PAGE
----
Jaime Hawk is an Assistant Federal Defender with the Federal Defenders of Eastern Washington and Idaho. She recently completed a one-year detail to the Office of Defender Services in Washington, DC. She began her legal career as an attorney fellow on the U.S. Senate Judiciary Committee staff of Senator Edward M. Kennedy. During that time, she worked on immigration reform, judicial nominations, and was a member of Senator Kennedy’s team on the Bankruptcy Bill, supporting then-Harvard Professor Elizabeth Warren’s drafting of legislative amendments to the bill.
Before working in federal court, she received the President’s Award from the Washington Defender Association for her work as a juvenile defender, where she helped implement a juvenile justice reform project in Washington. Prof. Hawk is also a past president of the Washington State Bar Association Young Lawyers Division, where she led public service initiatives focused on youth and expanding access to justice. That year she was named “Star of the Year” by the American Bar Association YLD.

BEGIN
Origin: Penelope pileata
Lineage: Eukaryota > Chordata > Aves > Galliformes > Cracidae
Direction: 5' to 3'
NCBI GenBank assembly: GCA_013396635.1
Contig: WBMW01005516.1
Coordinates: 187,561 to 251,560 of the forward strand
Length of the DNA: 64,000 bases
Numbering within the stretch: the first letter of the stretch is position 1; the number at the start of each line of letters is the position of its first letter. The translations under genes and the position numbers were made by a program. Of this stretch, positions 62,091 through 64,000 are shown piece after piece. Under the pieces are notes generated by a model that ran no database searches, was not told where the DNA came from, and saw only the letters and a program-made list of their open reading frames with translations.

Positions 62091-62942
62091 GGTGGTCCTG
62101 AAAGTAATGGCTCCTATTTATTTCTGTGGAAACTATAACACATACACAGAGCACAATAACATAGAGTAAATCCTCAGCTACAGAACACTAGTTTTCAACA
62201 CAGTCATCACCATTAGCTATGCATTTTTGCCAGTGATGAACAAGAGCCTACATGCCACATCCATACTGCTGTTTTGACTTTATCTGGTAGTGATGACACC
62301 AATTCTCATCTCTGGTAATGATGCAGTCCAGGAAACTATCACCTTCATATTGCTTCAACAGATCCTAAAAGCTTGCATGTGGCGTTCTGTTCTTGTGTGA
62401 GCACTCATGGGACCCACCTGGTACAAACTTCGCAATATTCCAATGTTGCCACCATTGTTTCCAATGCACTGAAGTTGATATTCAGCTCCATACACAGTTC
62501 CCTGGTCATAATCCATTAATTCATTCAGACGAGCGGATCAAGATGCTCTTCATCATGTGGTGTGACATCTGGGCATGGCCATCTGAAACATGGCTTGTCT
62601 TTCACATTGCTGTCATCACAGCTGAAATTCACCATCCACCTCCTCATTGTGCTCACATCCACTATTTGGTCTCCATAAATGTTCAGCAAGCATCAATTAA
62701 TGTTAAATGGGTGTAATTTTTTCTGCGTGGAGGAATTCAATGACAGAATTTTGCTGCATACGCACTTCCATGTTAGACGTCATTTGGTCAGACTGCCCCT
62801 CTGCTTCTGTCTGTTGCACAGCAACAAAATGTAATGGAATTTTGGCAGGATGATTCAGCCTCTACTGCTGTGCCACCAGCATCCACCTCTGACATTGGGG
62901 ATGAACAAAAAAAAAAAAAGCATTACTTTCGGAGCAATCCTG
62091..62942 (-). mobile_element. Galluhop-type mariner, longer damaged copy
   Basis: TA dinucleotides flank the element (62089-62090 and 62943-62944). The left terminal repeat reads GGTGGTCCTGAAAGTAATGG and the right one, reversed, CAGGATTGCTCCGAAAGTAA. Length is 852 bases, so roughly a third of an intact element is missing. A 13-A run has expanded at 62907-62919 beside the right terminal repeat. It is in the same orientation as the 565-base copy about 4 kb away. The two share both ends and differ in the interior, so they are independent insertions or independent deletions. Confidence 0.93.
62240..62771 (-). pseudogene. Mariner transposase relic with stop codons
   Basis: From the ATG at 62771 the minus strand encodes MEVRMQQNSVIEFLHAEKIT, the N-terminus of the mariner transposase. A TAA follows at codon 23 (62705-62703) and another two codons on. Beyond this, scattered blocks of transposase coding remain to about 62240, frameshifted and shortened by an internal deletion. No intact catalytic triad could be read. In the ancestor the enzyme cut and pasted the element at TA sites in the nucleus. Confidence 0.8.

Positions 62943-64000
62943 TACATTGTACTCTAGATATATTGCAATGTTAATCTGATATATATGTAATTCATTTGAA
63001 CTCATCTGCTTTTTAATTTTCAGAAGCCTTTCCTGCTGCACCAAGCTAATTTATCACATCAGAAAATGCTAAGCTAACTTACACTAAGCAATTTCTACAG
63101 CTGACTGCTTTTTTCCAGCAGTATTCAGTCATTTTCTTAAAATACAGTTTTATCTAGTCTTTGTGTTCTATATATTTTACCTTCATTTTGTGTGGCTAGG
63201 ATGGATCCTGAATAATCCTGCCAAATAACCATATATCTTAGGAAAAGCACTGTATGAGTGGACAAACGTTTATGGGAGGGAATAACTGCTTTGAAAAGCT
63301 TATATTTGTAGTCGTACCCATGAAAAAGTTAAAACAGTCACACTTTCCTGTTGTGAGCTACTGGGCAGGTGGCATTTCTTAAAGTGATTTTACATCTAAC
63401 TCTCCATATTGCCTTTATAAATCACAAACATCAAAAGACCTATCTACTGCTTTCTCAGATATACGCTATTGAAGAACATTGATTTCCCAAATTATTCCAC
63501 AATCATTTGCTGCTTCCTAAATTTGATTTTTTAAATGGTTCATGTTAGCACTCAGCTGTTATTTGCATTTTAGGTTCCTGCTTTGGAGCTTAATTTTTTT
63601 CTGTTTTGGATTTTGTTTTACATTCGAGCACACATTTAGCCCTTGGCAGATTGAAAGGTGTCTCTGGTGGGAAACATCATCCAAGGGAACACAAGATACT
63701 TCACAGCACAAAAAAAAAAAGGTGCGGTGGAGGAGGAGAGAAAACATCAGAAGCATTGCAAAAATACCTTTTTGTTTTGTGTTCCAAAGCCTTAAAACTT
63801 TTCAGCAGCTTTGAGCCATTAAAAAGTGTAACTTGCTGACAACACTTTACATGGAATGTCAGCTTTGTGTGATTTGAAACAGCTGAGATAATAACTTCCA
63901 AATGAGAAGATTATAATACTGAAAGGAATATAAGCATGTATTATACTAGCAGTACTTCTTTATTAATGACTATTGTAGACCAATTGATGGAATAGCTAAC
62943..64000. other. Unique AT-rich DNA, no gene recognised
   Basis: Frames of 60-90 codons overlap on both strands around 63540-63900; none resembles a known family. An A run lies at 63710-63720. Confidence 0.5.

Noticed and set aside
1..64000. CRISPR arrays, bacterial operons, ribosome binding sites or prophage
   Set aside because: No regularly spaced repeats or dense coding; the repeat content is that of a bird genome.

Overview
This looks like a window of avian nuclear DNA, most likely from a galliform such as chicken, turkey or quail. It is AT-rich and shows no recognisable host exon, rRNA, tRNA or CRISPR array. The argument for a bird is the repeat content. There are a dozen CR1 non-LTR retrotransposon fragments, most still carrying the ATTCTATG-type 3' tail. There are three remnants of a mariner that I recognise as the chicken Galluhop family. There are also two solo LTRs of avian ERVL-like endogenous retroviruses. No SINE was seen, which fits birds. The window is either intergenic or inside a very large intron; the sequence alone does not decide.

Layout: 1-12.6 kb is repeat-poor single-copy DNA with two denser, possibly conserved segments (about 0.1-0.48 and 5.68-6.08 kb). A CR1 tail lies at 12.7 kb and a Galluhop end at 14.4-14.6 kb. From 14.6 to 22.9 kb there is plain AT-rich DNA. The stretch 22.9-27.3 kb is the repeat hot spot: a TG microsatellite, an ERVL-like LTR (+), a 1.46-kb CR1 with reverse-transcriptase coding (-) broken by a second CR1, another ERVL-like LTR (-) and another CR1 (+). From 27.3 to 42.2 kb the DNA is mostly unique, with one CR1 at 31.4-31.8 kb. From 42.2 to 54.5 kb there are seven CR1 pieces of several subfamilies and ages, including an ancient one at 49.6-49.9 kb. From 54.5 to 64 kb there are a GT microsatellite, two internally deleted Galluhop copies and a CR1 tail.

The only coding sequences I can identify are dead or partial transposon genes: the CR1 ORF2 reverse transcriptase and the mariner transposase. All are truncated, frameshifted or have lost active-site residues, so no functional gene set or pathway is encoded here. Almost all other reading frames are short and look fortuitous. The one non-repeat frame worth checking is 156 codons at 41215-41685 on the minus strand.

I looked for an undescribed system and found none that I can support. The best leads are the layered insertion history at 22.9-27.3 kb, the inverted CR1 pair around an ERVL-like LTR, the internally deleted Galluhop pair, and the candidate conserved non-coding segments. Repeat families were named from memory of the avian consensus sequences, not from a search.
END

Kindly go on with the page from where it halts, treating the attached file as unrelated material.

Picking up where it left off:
Prof. Hawk is active in a range of equal justice initiatives and works to support many organizations and bar associations that serve women and children and provide access to justice for low-income individuals and families. She is a recipient of the 2013 Myra Bradwell Award. Prof. Hawk is also a leader within the ABA, currently serving on the Standing Committee on Public Education, as a committee chair of the Criminal Justice Section, and a member of the House of Delegates. She is currently on the Board of the Center for Women and Democracy, promoting women’s leadership development and helping lead international delegations to Chile, Morocco, Vietnam, and Rwanda. In 2012, Senators Murray and Cantwell appointed Hawk to serve on the federal judicial selection committee for the Eastern District of Washington.
Prof. Hawk has presented at several conferences and is licensed to practice law in Washington, as well as federal courts in Washington and Idaho, the Ninth Circuit Court of Appeals, and the U.S. Supreme Court.
- Juvenile Law